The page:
Cambridge IELTS 11, Test 3, Reading Passage 3 : Preface to ‘How the other half thinks: Adventures in mathematical reasoning
You should spend about 20 minutes on Questions 27-40, which are based on Reading Passage 196 below.
Preface to ‘How the other half thinks:
Adventures in mathematical reasoning’
Occasionally, in some difficult musical compositions, there are beautiful, but easy parts – parts so simple a beginner could play them. So it is with mathematics as well. There are some discoveries in advanced mathematics that do not depend on specialized knowledge, not even on algebra, geometry, or trigonometry. Instead, they may involve, at most, a little arithmetic, such as ‘the sum of two odd numbers is even’, and common sense. Each of the eight chapters in this book illustrates this phenomenon. Anyone can understand every step in the reasoning. The thinking in each chapter uses at most only elementary arithmetic, and sometimes not even that. Thus all readers will have the chance to participate in a mathematical experience, to appreciate the beauty of mathematics, and to become familiar with its logical, yet intuitive, style of thinking.
One of my purposes in writing this book is to give readers who haven’t had the opportunity to see and enjoy real mathematics the chance to appreciate the mathematical way of thinking. I want to reveal not only some of the fascinating discoveries, but, more importantly, the reasoning behind them. In that respect, this book differs from most books on mathematics written for the general public. Some present the lives of colorful mathematicians. Others describe important applications of mathematics. Yet others go into mathematical procedures, but assume that the reader is adept in using algebra.
I hope this book will help bridge that notorious gap that separates the two cultures: the humanities and the sciences, or should I say the right brain (intuitive) and the left brain (analytical, numerical). As the chapters will illustrate, mathematics is not restricted to the analytical and numerical; intuition plays a significant role. The alleged gap can be narrowed or completely overcome by anyone, in part because each of us is far from using the full capacity of either side of the brain. To illustrate our human potential, I cite a structural engineer who is an artist, an electrical engineer who is an opera singer, an opera singer who published mathematical research, and a mathematician who publishes short stories.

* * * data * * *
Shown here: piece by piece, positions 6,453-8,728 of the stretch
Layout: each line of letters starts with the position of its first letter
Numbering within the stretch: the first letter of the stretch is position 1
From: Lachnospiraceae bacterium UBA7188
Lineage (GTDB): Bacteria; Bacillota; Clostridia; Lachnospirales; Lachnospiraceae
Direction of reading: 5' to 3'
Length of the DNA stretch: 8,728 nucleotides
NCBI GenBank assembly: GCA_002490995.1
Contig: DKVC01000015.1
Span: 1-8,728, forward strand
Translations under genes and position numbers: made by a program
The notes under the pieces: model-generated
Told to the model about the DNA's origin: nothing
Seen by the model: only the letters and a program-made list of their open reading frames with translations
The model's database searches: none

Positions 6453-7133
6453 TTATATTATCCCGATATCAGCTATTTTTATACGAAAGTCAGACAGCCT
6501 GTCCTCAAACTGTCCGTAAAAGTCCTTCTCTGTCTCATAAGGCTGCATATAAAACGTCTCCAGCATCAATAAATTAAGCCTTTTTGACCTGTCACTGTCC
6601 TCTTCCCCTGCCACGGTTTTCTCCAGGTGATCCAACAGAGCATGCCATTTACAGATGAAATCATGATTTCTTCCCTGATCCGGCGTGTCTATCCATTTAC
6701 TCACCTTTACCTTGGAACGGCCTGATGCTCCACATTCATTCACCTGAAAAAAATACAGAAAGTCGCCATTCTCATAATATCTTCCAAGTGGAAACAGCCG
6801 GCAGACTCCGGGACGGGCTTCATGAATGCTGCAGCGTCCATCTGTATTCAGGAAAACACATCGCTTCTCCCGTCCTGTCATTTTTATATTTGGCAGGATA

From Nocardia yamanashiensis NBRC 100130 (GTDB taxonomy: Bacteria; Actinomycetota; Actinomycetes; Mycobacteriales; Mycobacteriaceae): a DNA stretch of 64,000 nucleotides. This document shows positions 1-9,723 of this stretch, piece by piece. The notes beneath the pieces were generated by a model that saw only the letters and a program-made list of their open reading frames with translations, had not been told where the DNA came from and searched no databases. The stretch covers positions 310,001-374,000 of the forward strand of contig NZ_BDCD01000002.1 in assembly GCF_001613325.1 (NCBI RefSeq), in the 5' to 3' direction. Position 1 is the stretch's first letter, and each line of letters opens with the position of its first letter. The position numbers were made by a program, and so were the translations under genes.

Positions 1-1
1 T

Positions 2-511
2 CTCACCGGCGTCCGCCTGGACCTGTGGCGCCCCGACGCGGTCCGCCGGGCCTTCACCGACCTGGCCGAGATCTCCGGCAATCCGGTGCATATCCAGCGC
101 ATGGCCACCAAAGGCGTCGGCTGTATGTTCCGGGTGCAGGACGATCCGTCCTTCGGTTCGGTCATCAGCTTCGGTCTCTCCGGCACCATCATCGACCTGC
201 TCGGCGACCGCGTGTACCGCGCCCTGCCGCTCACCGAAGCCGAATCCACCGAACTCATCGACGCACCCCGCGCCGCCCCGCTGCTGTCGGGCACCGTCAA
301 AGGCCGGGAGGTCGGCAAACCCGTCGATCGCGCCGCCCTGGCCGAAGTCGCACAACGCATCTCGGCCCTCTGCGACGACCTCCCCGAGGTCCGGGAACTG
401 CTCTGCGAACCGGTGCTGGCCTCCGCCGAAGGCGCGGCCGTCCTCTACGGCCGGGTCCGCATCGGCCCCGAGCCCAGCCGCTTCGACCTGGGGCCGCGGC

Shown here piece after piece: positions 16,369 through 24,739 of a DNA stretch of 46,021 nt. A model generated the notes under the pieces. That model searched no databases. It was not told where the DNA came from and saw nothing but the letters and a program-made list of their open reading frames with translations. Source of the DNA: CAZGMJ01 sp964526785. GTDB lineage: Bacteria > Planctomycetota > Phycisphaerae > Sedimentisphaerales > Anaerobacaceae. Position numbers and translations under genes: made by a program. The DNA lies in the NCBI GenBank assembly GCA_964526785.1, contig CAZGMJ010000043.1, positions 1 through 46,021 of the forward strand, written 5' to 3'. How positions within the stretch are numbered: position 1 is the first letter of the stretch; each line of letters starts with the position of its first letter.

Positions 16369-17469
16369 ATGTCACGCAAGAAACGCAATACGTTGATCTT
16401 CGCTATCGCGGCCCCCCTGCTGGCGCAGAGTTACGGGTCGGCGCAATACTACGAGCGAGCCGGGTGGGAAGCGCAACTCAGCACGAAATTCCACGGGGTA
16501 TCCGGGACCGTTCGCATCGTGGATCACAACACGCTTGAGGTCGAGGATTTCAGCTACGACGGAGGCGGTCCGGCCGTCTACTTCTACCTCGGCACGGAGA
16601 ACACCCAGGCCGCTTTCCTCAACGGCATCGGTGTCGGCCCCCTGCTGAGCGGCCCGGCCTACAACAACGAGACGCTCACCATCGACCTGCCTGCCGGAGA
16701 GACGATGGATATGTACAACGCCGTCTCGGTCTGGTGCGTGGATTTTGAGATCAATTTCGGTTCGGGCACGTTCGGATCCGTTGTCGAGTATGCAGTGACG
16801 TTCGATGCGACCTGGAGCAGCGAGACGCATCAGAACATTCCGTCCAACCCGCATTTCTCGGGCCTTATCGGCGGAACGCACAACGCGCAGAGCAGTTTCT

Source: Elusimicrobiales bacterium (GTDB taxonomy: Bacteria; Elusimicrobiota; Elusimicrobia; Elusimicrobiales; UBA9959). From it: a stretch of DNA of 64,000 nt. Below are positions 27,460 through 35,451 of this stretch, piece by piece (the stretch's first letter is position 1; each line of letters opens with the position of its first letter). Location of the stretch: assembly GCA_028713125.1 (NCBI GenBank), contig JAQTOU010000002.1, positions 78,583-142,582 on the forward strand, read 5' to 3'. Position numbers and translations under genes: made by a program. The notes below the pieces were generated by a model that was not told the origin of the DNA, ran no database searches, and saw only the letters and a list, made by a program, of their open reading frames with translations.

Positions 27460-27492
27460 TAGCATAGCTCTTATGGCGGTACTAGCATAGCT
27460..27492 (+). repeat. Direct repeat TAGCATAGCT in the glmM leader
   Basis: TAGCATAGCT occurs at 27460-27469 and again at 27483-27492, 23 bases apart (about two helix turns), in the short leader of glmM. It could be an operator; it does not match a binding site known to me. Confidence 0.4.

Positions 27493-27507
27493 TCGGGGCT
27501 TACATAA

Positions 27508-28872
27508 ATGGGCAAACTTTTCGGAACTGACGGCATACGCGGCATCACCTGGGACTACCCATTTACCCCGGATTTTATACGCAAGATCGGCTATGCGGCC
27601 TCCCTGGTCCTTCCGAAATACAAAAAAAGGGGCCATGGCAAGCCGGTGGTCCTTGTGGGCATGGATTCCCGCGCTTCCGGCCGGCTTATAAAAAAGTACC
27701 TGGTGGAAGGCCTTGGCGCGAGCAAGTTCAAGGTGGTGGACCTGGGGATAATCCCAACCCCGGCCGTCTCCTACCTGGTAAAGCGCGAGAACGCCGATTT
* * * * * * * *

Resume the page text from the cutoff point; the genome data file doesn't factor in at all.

Other scientists have written books to explain their fields to non-scientists, but have necessarily had to omit the mathematics, although it provides the foundation of their theories. The reader must remain a tantalized spectator rather than an involved participant, since the appropriate language for describing the details in much of science is mathematics, whether the subject is expanding universe, subatomic particles, or chromosomes. Though the broad.outline of a scientific theory can be sketched intuitively, when a part of the physical universe is finally understood, its description often looks like a page in a mathematics text.
Still, the non-mathematical reader can go far in understanding mathematical reasoning. This book presents the details that illustrate the mathematical style of thinking, which involves sustained, step-by-step analysis, experiments, and insights. You will turn these pages much more slowly than when reading a novel or a newspaper. It may help to have a pencil and paper ready to check claims and carry out experiments.
As I wrote, I kept in mind two types of readers: those who enjoyed mathematics until they were turned off by an unpleasant episode, usually around fifth grade, and mathematics aficionados, who will find much that is new throughout the book. This book also serves readers who simply want to sharpen their analytical skills. Many careers, such as law and medicine, require extended, precise analysis. Each chapter offers practice in following a sustained and closely argued line of thought. That mathematics can develop this skill is shown by these two testimonials:
A physician wrote, The discipline of analytical thought processes [in mathematics] prepared me extremely well for medical school. In medicine one is faced with a problem which must be thoroughly analyzed before a solution can be found. The process is similar to doing mathematics.’
A lawyer made the same point, “Although I had no background in law – not even one political science course — I did well at one of the best law schools. I attribute much of my success there to having learned, through the study of mathematics, and, in particular, theorems, how to analyze complicated principles. Lawyers who have studied mathematics can master the legal principles in a way that most others cannot.’